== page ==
Marked by pain

Chronic pain can be marked in the DNA

The work was published in the open-access journal PlosOne. To model pain, scientists injured nerves in the tight of laboratory mice through surgery. The purpose of the study? To understand if the lesion remains in the DNA of cells as a mark.

The research showed that epigenetic marks can be found in the DNA of cells from brains of mice suffering from chronic pain. Epigenetics comprises the chemical marks in the DNA and associated proteins that are the product of signals and stimuli arising from different sources. In the same way as each cell is characterized by its genes (genetics), it is now clear that cells are also characterized by the chemical modifications in those genes (epigenetics). Even if epigenetics cannot change the sequence of genes in the DNA molecule, it can control the way genes are "read". In this experiment, peripheral nerve injury led to epigenetic alterations in the brains of the mice, at the level of DNA, as if to remind the animals of the lesion suffered 6 months before.

credits: Ana Costa
A new system for quantifying pain can
originate from the new observations.  
 It is not clear yet which consequences originate from the epigenetic marks in specific regions of the brain. To better understand the mechanism observed, scientists induced symptom relief, to some extent, by means of exposing the mice to modified cages (a procedure somehow similar to a series of physiotherapy sessions). The changes in the symptoms were associated with changes in the epigenetic marks of the DNA molecule in the brain cells. Scientists learnt that the marks in the DNA could be related by the levels of pain.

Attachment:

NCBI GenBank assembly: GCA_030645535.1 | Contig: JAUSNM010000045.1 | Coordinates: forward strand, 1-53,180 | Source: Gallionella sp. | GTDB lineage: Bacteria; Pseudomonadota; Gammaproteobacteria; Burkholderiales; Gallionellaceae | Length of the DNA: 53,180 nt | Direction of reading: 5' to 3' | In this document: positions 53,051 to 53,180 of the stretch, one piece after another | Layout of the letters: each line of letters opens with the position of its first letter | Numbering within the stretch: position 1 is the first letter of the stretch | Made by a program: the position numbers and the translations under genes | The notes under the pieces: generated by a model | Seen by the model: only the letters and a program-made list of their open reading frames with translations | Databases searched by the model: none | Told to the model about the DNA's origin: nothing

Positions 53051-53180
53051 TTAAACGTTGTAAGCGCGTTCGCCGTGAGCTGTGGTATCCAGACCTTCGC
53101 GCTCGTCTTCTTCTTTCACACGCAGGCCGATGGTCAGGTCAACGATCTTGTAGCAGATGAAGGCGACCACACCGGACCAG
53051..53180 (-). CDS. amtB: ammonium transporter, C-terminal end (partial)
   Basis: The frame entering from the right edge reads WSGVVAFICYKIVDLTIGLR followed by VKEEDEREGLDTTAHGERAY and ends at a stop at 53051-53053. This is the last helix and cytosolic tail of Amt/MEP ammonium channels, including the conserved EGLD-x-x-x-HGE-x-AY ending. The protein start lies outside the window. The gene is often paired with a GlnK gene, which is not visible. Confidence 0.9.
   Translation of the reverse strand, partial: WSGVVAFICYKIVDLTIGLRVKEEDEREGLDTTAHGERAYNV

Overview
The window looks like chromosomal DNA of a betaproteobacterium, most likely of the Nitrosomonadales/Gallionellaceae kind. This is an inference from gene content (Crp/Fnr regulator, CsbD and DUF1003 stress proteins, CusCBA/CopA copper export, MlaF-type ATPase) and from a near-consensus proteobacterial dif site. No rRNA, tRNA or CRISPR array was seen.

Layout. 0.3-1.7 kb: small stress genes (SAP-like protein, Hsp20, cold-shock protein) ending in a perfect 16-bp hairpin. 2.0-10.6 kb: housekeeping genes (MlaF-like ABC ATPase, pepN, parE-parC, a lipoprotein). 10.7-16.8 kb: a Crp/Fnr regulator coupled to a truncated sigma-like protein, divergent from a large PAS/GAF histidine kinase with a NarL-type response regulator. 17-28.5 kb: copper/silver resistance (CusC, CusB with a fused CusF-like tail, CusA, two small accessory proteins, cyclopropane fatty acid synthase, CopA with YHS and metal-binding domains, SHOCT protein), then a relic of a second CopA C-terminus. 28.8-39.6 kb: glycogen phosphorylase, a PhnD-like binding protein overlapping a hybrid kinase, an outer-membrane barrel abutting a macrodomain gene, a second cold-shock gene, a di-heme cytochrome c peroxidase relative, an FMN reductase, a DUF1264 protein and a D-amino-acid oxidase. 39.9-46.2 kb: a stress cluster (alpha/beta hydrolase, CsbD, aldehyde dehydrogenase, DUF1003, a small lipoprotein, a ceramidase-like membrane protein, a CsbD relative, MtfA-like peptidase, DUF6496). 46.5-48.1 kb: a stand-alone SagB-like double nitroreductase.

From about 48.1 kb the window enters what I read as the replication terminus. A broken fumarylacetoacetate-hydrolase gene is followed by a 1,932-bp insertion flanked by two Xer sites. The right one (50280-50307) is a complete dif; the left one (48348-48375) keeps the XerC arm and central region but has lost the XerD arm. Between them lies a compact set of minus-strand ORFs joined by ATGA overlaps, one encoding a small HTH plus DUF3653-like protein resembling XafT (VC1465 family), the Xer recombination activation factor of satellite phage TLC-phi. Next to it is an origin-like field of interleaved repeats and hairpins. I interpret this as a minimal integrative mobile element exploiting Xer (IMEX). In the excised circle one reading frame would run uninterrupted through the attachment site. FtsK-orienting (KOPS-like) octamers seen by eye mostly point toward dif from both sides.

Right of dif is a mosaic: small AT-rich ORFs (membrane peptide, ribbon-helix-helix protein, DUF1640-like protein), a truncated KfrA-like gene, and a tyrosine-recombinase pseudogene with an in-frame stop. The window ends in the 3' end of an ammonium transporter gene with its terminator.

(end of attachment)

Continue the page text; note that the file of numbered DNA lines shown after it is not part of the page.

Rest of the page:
In the future, will this information be useful to those patients suffering from chronic pain, regardless of its cause? The authors of this study are optimistic about the future and believe that one day it will be possible to treat pain if the epigenetic marks in the DNA are modulated by clinicians. And even if the treatment of pain is far from reality, these new observations can start by serving another purpose: that of quantifying pain. Currently, assessing pain in complex due to subject to subject variability. However, establishing a more objective method of quantification could be beneficial for the correct diagnosis and treatment of various pathologies. This new study can be the basis for a new, epigenetics-based, quantification method for pain.

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